Many farmers in Australia have said that they want crop insurance policies that run for three to five years so they can go with confidence to their banks. This would however require a change of mindset in the insurance industry, according to the Director of Agribusiness with UK insurance broker Willis Towers Watson (WTW), Mr Julian Robert.
"It is possible to have three to five-year policies; it's possibly even a failing of the insurance industry because typically, they run to annual policies and that is the mindset," ABC Online reported citing Mr Robert.
Queensland Farmers' Federation (QFF) project officer Ross Henry says that insurance policies that run beyond a year are necessary for crops that are not annual, as in horticulture.
"I think there is an education process that needs to happen at both ends... about the benefits of insurance within their business," he said.
"Both for the insurance companies — about new commodities and the new way that farmers want it — and for farmers.”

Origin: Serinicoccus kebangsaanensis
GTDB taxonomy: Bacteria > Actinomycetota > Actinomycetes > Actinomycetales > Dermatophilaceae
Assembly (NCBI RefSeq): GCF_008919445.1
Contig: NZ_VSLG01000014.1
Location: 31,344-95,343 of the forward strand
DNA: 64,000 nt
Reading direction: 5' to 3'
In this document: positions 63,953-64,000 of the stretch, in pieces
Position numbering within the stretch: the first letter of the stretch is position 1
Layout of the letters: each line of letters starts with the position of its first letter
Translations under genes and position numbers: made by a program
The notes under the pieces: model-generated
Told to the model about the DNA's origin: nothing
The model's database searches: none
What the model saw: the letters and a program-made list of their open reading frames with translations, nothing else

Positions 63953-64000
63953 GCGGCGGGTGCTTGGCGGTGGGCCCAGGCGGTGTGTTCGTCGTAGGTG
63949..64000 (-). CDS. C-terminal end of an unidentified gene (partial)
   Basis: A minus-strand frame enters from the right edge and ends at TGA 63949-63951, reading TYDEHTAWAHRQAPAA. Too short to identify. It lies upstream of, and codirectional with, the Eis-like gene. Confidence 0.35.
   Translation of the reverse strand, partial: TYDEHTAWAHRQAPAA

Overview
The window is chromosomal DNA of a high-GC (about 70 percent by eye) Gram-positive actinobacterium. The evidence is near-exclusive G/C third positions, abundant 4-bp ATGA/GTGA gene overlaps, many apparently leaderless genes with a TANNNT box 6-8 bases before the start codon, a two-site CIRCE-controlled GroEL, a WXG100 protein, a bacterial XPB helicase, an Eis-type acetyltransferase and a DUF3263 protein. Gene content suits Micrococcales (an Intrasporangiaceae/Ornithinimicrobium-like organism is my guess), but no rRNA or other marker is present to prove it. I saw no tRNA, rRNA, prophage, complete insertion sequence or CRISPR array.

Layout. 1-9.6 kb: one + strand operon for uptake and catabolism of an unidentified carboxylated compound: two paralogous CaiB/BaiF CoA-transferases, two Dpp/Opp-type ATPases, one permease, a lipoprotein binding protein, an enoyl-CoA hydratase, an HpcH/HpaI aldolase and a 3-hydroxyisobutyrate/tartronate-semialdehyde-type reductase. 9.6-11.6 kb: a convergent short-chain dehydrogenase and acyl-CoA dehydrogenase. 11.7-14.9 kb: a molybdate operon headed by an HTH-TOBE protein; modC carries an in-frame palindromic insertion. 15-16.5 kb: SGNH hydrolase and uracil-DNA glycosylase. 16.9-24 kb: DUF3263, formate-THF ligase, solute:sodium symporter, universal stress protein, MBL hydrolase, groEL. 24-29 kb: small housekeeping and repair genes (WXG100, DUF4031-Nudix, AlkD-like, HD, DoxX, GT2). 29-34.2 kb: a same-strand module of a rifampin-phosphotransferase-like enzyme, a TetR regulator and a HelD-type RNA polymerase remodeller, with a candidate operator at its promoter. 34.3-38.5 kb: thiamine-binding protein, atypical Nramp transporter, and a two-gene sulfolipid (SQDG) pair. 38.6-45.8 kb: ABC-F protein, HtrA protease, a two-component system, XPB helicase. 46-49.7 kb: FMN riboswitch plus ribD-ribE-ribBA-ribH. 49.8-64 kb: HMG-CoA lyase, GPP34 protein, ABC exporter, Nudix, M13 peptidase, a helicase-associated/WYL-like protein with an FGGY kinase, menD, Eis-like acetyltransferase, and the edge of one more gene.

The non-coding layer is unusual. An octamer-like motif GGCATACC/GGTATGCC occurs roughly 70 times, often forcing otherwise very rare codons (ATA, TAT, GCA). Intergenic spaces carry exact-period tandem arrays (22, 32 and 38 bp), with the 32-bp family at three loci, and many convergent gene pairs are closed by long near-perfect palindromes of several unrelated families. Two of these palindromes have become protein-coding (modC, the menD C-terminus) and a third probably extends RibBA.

With funding from the state government, the QFF is working with the University of Southern Queensland and Willis Towers Watson to develop insurance products suited to Australian conditions.
Mr Robert also says that crop insurance has been available for decades in Australia but the uptake is low and something has to change.
"Something that is sustainable and affordable is critical to this; if farmers can't afford it, they are not going to take it up," he said.
On the question of government subsidies, Mr Robert says while American crop insurance plans are heavily supported by the US government, that is not necessary or desirable in Australia.
"Our programme is to leverage insurance without a subsidy.
"It seems to be a matter of policy: if you start subsidising one sector of industry as opposed to another then inequities can come in.
"Having said that, any subsidies that were available would be fantastic."
Mr Henry said: "What's needed are new structures that deal with the key risks of drought and other rainfall-related issues, either in an index format or a multi-peril format." He adds that the research has identified index-based insurance products for the sugarcane and cotton industries.
He says that less than 1% of Australian farmers have crop insurance compared to 90% in the US.